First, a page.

Lochie Dornauf puts down his standout NTFA year for Deloraine to chasing cows around the family's Moltema property that started as a kid.
The HEC Smith Medallist showed he has lost none of his trademark enthusiasm for the run in a sparkling return.
The onballer arrived back at the club for the first time since leaving farm life behind for Melbourne back in 2011.
"I think it had a distinct advantage growing up on a farm and having three older brothers," Dornauf said.
"I was always outside and didn't know what a Playstation was until I got to uni.
"I certainly may have made up for lost time, but growing up I did quite physical work and absolutely loved it.
"In those eight years that have gone past, we have bought a few more farms.
"We have now increased our capacity of our cow herd on four dairy farms to 2300 dairy farming cows.
"That's a lot work for my older brother and my other brothers to manage with our father.
"That was the main reason for me coming back just so I could be back on the farm."
Dornauf polled 40 votes in the NTFA Premier League best and fairest count to head off Longford forward Jackson Blair by six in a romantic win.
No Deloraine player has won the award in more than three decades since the club joined the old competition of the same name back in 1984.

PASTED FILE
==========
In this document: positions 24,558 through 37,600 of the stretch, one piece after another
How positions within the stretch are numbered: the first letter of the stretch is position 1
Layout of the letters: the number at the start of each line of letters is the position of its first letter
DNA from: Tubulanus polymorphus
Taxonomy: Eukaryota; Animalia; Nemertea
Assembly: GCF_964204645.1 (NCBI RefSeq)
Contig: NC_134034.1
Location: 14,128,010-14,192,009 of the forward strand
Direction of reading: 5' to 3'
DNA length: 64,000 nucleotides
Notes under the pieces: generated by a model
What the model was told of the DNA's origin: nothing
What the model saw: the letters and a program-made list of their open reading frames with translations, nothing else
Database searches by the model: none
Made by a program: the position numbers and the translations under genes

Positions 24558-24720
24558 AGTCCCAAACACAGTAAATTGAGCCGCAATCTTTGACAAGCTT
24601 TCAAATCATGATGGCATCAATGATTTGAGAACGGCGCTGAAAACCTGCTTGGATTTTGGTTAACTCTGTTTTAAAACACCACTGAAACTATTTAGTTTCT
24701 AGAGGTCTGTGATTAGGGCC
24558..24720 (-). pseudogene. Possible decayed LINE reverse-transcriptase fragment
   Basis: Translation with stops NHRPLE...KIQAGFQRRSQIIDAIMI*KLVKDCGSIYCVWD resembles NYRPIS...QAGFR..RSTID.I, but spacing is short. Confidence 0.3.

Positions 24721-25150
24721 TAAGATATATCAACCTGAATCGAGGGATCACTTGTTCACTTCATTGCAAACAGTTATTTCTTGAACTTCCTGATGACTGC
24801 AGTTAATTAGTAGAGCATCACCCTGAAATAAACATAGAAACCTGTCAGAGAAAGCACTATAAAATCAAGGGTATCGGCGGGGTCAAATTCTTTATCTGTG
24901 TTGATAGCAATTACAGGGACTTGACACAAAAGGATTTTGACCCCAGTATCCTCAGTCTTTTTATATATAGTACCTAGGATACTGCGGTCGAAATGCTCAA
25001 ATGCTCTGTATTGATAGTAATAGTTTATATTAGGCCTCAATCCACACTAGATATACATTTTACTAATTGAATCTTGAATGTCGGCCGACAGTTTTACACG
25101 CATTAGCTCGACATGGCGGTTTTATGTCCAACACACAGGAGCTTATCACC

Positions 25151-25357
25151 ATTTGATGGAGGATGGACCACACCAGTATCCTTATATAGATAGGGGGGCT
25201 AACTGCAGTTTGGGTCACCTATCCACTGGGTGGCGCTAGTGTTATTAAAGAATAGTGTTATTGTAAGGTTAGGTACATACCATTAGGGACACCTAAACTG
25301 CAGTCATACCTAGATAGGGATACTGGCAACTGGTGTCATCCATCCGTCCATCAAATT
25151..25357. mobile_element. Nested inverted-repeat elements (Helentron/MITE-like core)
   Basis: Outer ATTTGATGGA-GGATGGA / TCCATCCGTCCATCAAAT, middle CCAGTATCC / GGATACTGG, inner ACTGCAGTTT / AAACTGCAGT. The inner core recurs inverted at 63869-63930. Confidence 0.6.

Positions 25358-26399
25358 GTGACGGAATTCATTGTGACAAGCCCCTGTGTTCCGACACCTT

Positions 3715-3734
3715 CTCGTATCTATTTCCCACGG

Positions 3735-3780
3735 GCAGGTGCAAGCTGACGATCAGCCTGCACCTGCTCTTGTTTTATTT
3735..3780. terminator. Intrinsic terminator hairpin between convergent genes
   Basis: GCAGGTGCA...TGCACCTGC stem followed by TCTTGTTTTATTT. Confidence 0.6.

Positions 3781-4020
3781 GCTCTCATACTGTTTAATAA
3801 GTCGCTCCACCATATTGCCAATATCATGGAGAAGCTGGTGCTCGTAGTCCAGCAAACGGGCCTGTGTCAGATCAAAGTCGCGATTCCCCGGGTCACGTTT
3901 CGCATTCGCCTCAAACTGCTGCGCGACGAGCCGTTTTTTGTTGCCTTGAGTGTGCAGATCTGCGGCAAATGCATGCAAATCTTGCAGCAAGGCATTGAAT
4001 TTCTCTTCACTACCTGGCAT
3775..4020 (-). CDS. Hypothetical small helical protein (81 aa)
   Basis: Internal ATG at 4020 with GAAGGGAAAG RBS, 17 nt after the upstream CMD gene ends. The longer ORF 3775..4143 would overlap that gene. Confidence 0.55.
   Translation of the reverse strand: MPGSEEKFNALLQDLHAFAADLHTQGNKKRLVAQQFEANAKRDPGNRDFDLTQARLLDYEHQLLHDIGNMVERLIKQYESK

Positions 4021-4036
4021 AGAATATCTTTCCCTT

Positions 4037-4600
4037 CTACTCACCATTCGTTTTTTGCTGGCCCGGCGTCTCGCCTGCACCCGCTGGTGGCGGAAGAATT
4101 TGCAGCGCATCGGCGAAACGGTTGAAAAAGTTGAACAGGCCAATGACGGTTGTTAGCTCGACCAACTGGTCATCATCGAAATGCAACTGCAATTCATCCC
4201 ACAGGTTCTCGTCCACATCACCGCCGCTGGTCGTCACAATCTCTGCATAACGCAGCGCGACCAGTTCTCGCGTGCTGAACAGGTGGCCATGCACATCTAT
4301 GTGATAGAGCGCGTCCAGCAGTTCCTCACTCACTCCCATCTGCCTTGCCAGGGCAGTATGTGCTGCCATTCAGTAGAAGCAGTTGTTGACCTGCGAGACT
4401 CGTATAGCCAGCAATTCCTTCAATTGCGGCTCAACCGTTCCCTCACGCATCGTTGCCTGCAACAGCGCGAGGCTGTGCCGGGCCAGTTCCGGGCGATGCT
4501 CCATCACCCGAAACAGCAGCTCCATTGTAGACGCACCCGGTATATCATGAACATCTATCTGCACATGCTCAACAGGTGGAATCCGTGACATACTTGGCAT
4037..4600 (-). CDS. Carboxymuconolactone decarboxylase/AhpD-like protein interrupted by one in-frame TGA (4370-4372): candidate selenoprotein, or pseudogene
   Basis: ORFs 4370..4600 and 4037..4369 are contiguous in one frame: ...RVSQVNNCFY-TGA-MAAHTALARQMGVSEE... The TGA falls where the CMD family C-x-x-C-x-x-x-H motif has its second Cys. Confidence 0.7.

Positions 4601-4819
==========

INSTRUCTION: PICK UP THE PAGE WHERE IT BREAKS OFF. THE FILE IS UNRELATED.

The medal was not the first Dornauf has been given from the umpires after time away in three leagues, but the one closest to the heart playing back for his boyhood club.
"It has been everything I thought it would be and really much more," he said.
"It's a bit of nostalgia going back to the club you played from under-12s all the way to seniors, and then really felt there was a bit of a hole when I left.
"Although the football clubs I went to were wonderful, it just wasn't home."
ELSEWHERE IN SPORT
Eight seasons in Victoria playing in the uni amateurs, in the bush at Heathcote, at suburban Watsonia and at the famous Wangaratta Rovers was one year too many.
The timing was right to come back to what he knew.
The place he had history.
"My father played here in the 1979 [premiership] side and my three older brothers played there," Dornauf said.
"It's great to see my mates are still playing at the club eight or nine years after I left there too. I think that speaks for its culture enough."
Now there is a new challenge ahead.
One that focuses the attention on the team.
Kangaroos coach Brad Powe has stepped aside for Dornauf to take on the job.
But the coaching journey started long before when the bushie was barely turning 21.
He led Watsonia from the bottom of the Northern Football League's third division to within a straight kick of a premiership after 12 months.
"I wouldn't have thought it would be eight years on, but the timing was right to be in a position to go," Dornauf said, "and the club certainly did approach me this year."
It did not just start this year.
That brings an infectious chuckle to a jovial Dornauf running the same old line.
"I've been approached for the last eight years," he said.
"Every year I get a call from Patch Donohue to see 'when are you coming home boy?' and I'm always maybe in a couple of years.
"But I wanted to come back and integrate into the community before taking on a leadership role.
"The plan with Brad was do two years and the third year to try and find someone else."
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